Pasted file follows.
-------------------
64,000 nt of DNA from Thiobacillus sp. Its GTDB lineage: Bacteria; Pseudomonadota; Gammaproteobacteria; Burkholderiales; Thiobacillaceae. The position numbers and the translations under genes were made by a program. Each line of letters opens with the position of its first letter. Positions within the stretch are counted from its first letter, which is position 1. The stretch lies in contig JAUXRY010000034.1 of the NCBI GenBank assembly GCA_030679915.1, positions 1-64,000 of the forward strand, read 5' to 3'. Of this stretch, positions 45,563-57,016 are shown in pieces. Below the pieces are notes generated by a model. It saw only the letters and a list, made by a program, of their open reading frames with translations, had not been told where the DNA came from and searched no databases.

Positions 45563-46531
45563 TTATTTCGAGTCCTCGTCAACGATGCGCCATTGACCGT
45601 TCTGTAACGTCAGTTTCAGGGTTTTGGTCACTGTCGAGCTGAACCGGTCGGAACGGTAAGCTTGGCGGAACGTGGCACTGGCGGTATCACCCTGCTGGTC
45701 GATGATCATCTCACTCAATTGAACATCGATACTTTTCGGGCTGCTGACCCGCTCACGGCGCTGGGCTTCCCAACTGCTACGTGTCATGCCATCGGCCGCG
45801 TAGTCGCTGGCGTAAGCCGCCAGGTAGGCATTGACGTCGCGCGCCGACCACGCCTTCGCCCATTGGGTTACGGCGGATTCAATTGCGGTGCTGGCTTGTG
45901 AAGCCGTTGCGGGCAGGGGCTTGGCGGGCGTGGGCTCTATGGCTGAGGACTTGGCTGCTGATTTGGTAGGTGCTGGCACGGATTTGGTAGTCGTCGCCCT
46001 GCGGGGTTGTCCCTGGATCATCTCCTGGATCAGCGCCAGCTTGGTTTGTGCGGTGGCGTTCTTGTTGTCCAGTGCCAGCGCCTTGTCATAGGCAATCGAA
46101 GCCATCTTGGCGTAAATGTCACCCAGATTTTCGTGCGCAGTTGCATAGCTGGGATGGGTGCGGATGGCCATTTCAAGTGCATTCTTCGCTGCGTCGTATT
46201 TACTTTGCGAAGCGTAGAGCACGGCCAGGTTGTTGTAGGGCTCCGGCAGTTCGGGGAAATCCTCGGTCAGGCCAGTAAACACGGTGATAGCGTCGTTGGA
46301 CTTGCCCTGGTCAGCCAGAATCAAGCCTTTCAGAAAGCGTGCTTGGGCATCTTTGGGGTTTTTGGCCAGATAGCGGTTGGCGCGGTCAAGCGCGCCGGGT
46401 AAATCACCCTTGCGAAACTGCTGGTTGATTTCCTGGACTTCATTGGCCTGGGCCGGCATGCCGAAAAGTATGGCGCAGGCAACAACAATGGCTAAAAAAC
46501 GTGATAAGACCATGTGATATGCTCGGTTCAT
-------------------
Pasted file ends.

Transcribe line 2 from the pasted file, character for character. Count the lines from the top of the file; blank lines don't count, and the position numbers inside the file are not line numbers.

Positions 45563-46531